Dr. Sutherland bemoans the countless data fields he must fill in to comply with government-mandated reporting rules…

He sees fewer patients, and his income has slipped.

The bottom line: over the years, due legal compliance and technology complexity, administrators (think: bureaucrats) have been added at a far faster rate than healthcare providers (think: doctors and nurses) …

clip_image002

=======

Hmmm.

Wonder why healthcare costs are so high …

What’s the link to college tuitions?

(more…)

College: Nobody pays retail anymore …

October 14, 2015

Lots of talk these days re: skyrocketing college tuition prices.

That’s certainly true of list prices, but these prices are becoming more and more like new car sticker prices – maybe even worse.

According to the latest annual studies done by NACUBO (National Association of College and University Business Officers), approximately 89 % of first-time, full-time freshmen at institutions surveyed received institutional grant aid.

English translation: in most cases, “institutional grant aid” is simply a discount from the tuition’s list price.

And, the discounts aren’t trivial amounts … they are approaching 50%.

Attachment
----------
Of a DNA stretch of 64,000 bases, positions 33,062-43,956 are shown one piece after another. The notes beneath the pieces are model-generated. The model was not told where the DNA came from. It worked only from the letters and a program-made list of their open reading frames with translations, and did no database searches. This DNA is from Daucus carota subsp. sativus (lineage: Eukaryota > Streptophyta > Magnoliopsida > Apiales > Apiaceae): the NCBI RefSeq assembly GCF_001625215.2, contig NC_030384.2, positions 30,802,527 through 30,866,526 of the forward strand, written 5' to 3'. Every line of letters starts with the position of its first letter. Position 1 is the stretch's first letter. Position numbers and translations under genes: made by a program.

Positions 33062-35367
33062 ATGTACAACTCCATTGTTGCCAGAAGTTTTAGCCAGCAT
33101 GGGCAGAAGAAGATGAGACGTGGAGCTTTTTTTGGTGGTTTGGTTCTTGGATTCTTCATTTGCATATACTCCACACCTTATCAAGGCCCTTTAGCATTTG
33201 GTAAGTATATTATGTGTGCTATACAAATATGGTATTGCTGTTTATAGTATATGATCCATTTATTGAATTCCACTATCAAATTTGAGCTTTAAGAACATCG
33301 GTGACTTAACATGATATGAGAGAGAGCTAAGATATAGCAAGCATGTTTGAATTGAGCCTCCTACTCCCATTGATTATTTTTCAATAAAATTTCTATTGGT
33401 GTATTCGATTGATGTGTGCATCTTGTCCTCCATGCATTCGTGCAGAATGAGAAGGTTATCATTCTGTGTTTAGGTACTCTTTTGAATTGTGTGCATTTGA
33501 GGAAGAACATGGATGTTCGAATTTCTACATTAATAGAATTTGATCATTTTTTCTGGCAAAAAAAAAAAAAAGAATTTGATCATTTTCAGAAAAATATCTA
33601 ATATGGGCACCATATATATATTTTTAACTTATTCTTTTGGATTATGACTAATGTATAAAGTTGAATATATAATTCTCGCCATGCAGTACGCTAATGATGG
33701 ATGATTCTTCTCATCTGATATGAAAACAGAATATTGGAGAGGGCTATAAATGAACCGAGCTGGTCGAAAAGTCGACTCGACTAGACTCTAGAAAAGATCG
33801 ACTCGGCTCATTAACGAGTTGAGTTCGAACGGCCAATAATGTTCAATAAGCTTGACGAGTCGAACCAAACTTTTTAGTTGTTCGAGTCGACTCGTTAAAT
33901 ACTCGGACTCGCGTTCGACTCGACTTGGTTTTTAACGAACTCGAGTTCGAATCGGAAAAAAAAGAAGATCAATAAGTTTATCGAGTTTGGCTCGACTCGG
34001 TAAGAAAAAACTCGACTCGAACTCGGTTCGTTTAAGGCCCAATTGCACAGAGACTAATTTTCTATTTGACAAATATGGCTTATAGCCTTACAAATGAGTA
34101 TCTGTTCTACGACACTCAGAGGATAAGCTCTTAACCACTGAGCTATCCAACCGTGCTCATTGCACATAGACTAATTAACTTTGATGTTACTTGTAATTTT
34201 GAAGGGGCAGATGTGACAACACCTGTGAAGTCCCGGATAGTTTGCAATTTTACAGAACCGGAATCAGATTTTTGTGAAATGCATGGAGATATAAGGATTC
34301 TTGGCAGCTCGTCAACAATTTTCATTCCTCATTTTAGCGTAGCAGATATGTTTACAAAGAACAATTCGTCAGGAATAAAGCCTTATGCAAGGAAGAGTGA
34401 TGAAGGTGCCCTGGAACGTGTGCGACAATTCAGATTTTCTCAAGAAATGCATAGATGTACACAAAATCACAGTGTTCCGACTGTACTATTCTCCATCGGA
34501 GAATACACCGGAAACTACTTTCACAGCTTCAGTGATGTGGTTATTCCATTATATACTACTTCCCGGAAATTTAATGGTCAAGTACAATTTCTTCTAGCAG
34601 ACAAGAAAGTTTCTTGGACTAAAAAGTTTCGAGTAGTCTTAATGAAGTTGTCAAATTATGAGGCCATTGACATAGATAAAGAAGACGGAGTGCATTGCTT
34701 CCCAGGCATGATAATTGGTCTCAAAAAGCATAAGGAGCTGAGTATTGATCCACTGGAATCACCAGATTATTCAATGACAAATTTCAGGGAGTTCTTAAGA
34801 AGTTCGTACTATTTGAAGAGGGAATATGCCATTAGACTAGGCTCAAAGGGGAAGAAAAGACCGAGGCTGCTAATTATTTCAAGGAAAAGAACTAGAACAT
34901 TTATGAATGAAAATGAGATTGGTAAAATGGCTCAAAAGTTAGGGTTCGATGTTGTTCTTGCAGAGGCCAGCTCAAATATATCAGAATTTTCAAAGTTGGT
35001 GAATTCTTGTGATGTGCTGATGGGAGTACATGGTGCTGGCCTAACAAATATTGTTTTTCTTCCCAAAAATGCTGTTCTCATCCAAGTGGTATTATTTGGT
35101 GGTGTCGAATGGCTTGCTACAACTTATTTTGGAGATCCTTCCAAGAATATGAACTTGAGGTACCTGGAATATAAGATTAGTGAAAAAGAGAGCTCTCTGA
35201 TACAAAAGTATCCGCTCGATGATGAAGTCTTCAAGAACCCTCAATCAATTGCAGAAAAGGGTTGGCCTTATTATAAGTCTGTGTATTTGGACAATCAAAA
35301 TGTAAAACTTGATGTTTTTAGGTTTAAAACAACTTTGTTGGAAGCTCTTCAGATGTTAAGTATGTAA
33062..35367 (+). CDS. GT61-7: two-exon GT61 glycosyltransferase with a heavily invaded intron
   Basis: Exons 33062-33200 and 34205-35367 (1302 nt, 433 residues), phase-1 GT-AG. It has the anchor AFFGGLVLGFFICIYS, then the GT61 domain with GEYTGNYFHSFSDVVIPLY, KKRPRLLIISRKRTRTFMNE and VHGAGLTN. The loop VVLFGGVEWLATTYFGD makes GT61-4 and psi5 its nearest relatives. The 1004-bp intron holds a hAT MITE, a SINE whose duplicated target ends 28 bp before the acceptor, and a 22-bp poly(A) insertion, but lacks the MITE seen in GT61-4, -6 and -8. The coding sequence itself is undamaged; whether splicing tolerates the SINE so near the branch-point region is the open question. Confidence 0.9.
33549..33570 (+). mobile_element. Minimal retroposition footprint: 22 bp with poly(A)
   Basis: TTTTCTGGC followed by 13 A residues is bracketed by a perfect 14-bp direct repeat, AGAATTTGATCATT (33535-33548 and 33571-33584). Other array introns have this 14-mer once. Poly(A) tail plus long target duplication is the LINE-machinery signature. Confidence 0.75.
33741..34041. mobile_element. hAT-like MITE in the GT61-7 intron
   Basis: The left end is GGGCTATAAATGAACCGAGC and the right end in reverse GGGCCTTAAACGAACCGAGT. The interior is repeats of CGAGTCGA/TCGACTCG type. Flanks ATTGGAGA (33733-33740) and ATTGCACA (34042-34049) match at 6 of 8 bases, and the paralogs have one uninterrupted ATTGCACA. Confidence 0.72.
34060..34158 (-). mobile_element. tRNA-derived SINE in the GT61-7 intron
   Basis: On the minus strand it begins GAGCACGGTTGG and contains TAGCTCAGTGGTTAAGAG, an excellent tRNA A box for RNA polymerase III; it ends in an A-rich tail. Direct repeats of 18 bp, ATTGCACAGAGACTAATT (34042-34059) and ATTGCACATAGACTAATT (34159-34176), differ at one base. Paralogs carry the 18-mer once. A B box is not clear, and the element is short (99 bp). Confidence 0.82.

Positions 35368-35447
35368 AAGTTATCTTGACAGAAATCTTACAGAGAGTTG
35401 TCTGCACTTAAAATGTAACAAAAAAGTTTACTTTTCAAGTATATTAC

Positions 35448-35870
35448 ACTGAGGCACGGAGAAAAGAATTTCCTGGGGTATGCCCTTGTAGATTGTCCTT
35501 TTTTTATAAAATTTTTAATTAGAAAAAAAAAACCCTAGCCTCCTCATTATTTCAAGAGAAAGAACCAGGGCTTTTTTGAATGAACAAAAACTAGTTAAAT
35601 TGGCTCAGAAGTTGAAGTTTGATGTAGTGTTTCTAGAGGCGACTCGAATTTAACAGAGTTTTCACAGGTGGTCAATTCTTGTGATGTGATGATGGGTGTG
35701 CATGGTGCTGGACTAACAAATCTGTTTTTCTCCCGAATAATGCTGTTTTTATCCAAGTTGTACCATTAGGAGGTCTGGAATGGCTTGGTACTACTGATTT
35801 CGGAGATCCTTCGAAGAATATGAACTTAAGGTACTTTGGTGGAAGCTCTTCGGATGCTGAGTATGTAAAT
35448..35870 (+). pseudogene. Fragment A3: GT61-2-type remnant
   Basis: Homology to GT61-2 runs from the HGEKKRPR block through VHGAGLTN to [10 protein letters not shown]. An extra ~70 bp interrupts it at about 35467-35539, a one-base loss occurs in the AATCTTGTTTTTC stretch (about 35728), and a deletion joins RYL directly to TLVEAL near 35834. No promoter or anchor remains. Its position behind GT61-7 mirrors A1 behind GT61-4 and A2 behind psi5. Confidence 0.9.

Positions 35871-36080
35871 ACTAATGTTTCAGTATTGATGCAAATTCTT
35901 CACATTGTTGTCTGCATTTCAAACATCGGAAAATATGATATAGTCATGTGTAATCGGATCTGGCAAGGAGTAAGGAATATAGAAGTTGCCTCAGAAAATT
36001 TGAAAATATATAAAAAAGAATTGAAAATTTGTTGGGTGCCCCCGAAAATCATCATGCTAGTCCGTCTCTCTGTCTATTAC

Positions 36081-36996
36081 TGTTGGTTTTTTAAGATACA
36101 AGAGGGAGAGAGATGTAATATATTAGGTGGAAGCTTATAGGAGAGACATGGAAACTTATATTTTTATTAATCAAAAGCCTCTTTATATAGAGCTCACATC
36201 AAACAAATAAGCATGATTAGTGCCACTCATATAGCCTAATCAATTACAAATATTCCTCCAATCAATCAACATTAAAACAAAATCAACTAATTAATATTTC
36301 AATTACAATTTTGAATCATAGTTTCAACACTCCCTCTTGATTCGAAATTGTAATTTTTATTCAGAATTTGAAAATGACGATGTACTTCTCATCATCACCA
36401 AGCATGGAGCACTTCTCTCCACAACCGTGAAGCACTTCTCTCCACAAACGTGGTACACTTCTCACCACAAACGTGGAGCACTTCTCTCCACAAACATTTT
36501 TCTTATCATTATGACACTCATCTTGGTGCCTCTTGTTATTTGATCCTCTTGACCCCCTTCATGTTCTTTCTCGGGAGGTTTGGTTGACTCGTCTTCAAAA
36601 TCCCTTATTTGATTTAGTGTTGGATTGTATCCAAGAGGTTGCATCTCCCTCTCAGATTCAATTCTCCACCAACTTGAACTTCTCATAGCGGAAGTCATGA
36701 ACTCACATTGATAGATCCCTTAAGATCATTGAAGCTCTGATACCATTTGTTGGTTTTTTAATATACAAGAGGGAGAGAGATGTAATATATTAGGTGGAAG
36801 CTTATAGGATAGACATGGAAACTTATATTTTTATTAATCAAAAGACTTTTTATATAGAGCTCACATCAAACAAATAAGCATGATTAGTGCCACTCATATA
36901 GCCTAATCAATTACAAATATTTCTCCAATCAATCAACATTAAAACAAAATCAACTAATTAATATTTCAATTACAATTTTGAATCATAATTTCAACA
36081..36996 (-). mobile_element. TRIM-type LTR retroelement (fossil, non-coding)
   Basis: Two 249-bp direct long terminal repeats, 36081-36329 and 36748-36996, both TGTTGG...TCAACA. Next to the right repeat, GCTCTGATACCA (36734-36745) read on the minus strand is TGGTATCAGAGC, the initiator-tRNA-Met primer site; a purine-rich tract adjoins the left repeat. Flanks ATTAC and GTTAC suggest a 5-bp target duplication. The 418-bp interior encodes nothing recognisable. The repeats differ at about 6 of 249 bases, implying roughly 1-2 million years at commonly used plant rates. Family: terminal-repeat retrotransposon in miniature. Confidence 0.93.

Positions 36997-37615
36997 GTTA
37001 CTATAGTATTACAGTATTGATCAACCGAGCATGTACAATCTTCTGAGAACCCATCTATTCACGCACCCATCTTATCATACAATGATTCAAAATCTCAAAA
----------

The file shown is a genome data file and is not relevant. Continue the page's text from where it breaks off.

Think, half-off sales at Kohl’s

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So, who is paying retail any more?

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College life: Off-campus housing goes resort-style …

September 8, 2015

Will the aged 3-to-a-room dormitory go the way of of the dinosaur?

A growing trend is local privatization of student housing.

And, I’m not talking about the pest-infested, party-trashed places that populate most college towns.

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Nope, we’re talking serious upscale residences …

(more…)

Another look: Is a college degree is worth it?

November 5, 2014

Lots has been written recently re: the economic value of a college degree.

Let’s boil it down to 3 key charts …

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First, the cost side of the equation …

Sky-rocketing tuitions are loading students with an enormous amount of post-graduation debt.

While other forms of consumer debt have held relatively constant for the past 10 years, student loans have soared from “only” $200 million in 2004 to over $1 trillion today.

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That’s the cost.

What about the benefits side?

(more…)

Another look: Is a college degree is worth it?

June 3, 2014

Lots has been written recently re: the economic value of a college degree.

Let’s boil it down to 3 key charts …

======

First, the cost side of the equation …

Sky-rocketing tuitions are loading students with an enormous amount of post-graduation debt.

While other forms of consumer debt have held relatively constant for the past 10 years, student loans have soared from “only” $200 million in 2004 to over $1 trillion today.

image

That’s the cost.

What about the benefits side?

(more…)